GUINEA PIGS

CHAPTER 17 GUINEA PIGS





BIOLOGY


Guinea pigs have wide bodies with short limbs. A distinctive anatomic characteristic of species in the family Caviidae is the number of digits on the front and rear feet (4 digits front feet and 3 digits rear). Tails are usually very short or absent. The guinea pig has a short, flat nose, laterally placed eyes, and hairless external pinnae. Adult guinea pigs usually weigh between 700 and 1200 g, with the males being slightly larger than females. The average life span of the companion guinea pig is approximately 5 to 7 years.


The dentition of the guinea pig is described as aradicular hypsodont (e.g., all teeth have a relatively long crown and are “open rooted”).1 The maxilla is slightly wider than the mandible, and the occlusal angle of the premolars and molars is marked compared to other rodent species. The dental formula of the guinea pig is 2(I 1/1, C 0/0, PM 1/1, M 3/3) = 20. The maxillary incisors are much shorter than those set in the mandible. The molars and premolars are not easily visualized without special instrumentation because of the small size of the oral cavity and tendency for the involution of the buccal surface.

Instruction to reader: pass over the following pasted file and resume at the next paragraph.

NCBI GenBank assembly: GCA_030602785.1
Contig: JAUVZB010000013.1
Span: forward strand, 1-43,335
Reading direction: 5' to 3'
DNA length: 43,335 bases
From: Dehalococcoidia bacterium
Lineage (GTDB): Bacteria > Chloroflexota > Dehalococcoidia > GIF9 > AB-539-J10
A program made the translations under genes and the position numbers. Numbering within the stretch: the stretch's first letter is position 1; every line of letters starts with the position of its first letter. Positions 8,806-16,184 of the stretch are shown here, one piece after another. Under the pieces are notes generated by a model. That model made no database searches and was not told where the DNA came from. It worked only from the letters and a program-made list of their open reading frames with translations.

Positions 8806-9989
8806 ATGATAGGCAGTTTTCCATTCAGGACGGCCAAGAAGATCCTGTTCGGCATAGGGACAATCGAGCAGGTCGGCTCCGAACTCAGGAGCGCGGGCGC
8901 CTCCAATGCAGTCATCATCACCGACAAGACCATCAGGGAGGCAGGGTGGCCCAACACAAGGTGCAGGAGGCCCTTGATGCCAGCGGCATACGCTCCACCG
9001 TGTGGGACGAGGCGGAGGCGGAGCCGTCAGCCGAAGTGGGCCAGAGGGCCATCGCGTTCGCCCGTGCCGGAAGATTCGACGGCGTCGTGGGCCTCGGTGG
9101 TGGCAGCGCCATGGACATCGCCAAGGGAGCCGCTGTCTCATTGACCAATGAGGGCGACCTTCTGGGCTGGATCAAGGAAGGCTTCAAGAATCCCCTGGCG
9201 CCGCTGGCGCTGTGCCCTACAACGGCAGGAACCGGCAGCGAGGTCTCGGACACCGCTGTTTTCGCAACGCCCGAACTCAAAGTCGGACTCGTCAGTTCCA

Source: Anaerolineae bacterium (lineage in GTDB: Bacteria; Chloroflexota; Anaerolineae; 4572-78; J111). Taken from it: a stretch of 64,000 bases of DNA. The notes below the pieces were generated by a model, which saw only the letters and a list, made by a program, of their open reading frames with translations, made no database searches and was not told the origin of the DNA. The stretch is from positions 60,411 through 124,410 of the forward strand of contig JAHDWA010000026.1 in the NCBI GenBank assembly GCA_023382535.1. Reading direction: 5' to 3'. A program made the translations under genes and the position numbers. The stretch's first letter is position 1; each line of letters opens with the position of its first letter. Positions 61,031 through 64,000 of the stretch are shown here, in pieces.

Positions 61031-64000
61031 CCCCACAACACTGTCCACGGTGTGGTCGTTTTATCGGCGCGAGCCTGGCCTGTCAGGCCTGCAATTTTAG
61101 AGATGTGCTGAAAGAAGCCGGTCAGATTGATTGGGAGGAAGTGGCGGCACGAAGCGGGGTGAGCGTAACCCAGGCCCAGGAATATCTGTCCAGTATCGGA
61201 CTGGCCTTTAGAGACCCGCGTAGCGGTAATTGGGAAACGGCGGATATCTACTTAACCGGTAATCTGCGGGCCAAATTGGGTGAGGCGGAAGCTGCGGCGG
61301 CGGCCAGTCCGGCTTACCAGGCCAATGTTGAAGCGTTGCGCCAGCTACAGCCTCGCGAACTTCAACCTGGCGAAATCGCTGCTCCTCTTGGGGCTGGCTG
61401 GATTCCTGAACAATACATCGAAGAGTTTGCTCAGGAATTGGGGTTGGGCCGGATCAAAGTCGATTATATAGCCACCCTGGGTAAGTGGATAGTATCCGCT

Females are sexually mature at 6 weeks of age, whereas males on average reach puberty approximately 4 weeks later. Gestation is long, when compared to other rodents, at 68 days.2 As a result of this long gestation period, young are precocial when born. Juvenile pigs usually eat solid foods by 4 or 5 days of age.3 Litter sizes range from 1 to 6, with an average of 3 to 4 young.2 A female guinea pig should deliver her first young before she is 6 months of age. If birth has not occurred before 6 months of age, the pubic symphysis becomes mineralized, with future pregnancies resulting in an inability of the sow to naturally deliver the babies. Female guinea pigs that become pregnant after 6 months of age invariably require cesarean section deliveries.